Rent Shop Volunteer Join

Q. Who is Mr. Smarty Plants?

A: There are those who suspect Wildflower Center volunteers are the culpable and capable culprits. Yet, others think staff members play some, albeit small, role. You can torture us with your plant questions, but we will never reveal the Green Guru's secret identity.

Help us grow by giving to the Plant Database Fund or by becoming a member

Did you know you can access the Native Plant Information Network with your web-enabled smartphone?

Share

Ask Mr. Smarty Plants

Ask Mr. Smarty Plants is a free service provided by the staff and volunteers at the Lady Bird Johnson Wildflower Center.

Search Smarty Plants
See a list of all Smarty Plants questions

Please forgive us, but Mr. Smarty Plants has been overwhelmed by a flood of mail and must take a break for awhile to catch up. We hope to be accepting new questions again soon. Thank you!

Need help with plant identification, visit the plant identification page.

 
rate this answer
Not Yet Rated

Friday - July 17, 2009

From: Henderson, TX
Region: Southwest
Topic: Non-Natives
Title: Return to original color of non-native crape myrtles in Henderson, TX
Answered by: Barbara Medford

QUESTION:

Mr. Smarty Plants, I bought 3 Dynamite Crape Myrtles that were about 3 -4 feet tall (at Lowe's). In the late Spring, I planted 2 of them about 100 feet apart, in full sun, and left the other one in a pot. They all bloomed out the pretty red that they are supposed to, then the 102 + degree weather hit and I guess I let the two planted ones get a little dry. They are in full sun and no clouds have been in sight. Immediately after watering the two planted, dry crapes, they began blooming - but this time they bloomed a medium pink!! They are the same plants that had bloomed red. The one in the pot is still blooming red. Do you have any idea what happened, and if they will revert back to the red that they first bloomed?

ANSWER:

Lagerstroemia indica (crapemyrtle) is native to Asia and therefore out of our range of expertise. At the Lady Bird Johnson Wildflower Center we are committed to the care and propagation of plants native not only to North America but to the area in which they are being grown. The non-native crapemyrtle has been so extensively hybridized to get different colors and bloom times that there is no telling what feature in your plant's ancestry caused it to change color. We have heard of crape myrtles changing color before, but we have no idea if they will change back.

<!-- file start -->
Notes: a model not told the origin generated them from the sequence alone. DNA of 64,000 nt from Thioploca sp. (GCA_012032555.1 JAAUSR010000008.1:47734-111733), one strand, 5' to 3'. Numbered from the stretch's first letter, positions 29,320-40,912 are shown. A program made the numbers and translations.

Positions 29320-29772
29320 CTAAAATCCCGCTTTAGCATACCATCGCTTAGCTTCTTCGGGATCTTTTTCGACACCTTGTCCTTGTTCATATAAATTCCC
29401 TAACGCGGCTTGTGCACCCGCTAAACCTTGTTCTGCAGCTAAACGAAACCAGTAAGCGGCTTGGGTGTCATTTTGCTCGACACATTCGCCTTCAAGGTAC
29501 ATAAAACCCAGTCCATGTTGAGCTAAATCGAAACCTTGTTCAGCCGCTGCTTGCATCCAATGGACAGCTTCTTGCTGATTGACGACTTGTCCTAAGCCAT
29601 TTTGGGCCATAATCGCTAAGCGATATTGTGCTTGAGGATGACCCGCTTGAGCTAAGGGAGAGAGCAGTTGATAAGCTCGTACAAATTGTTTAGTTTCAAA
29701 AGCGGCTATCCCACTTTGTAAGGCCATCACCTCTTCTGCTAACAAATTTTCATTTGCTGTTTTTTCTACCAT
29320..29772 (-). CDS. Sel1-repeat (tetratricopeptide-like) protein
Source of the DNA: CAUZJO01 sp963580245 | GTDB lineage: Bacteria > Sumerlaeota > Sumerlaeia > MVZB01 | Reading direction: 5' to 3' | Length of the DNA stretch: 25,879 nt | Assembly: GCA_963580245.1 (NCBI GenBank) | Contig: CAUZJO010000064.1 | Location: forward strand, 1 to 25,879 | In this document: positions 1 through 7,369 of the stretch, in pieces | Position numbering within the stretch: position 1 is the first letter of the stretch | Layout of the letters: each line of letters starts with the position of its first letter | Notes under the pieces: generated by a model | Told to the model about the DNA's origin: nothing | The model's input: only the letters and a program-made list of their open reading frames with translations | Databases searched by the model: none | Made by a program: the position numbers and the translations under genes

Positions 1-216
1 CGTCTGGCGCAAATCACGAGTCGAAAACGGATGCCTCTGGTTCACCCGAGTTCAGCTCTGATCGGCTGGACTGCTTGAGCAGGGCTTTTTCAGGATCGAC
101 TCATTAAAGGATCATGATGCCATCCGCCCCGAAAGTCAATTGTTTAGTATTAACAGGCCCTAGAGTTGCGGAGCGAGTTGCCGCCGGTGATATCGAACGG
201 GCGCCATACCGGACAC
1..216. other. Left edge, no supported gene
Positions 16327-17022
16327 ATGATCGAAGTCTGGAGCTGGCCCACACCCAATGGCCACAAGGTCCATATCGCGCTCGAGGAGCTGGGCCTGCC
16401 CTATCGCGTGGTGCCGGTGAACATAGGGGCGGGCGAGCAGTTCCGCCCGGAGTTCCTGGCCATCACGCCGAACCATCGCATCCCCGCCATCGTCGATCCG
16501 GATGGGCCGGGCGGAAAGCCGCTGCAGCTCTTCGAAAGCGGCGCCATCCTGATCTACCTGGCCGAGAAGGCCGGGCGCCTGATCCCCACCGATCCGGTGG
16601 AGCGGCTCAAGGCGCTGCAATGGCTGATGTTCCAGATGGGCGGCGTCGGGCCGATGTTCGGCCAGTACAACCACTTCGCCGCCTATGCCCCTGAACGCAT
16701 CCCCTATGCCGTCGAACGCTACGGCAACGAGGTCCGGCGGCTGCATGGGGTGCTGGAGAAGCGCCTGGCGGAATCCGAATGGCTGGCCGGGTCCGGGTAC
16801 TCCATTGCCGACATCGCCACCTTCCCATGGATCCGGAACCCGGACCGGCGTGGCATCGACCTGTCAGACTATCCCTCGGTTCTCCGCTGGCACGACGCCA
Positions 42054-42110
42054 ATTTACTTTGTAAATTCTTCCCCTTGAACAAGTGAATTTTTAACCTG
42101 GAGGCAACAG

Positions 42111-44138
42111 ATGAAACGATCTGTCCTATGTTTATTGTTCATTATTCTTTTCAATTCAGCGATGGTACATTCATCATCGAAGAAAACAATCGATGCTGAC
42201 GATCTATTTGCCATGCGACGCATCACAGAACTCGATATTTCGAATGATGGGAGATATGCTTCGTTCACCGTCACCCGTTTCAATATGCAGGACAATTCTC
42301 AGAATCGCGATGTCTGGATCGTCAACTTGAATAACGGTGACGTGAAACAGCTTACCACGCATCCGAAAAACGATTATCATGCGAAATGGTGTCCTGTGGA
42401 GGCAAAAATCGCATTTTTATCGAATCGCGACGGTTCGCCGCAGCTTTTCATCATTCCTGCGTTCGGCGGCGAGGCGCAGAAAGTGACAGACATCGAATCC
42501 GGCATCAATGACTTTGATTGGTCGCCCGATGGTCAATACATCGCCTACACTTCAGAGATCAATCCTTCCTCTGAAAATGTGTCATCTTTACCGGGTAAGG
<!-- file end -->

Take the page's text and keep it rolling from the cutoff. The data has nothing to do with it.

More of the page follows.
Here is a website from Floridata on Lagerstroemia indica that will give you some more information.

 

More Non-Natives Questions

Late blooming Esperanza in St. Augustine FL
April 21, 2011 - I bought an Esperanza at a plant expo- I was told it was a Florida native Allamanda. It took me two years to figure out what I had. Mine grows 8 ft. tall and is huge! But it doesn't bloom until alm...
view the full question and answer

Transplanting a young lilac
November 05, 2012 - This past spring I planted a hybrid lilac in the ground. The weather here has started to get cold, and much more so at night. Also, the temperatures go from warm to cold and back again as if unsure wh...
view the full question and answer

Non-native, invasive Arctium minus in New York
June 13, 2006 - For as long as I can remember, my family has been picking and eating a wild plant which we and other Italian families call " cardoons". I've often heard to it referred to burdock but no one knows t...
view the full question and answer

Landscaping for property in Oaxaca Mexico
January 17, 2011 - I don't know if you can help me with this. I am building a house in Oaxaca Mexico, and I want to use native plants in the landscape. We are on the coast where it stays warm all the time. Do you kn...
view the full question and answer

Death of non-native eleaegnus from Austin
March 30, 2013 - We have a long hedge of elaeagnus, about 5 ft tall. Four of them died in the middle of the hedge. Where can we find such big plants? Is it advisable to unroot and transplant from another area?
view the full question and answer

Support the Wildflower Center by Donating Online or Becoming a Member today.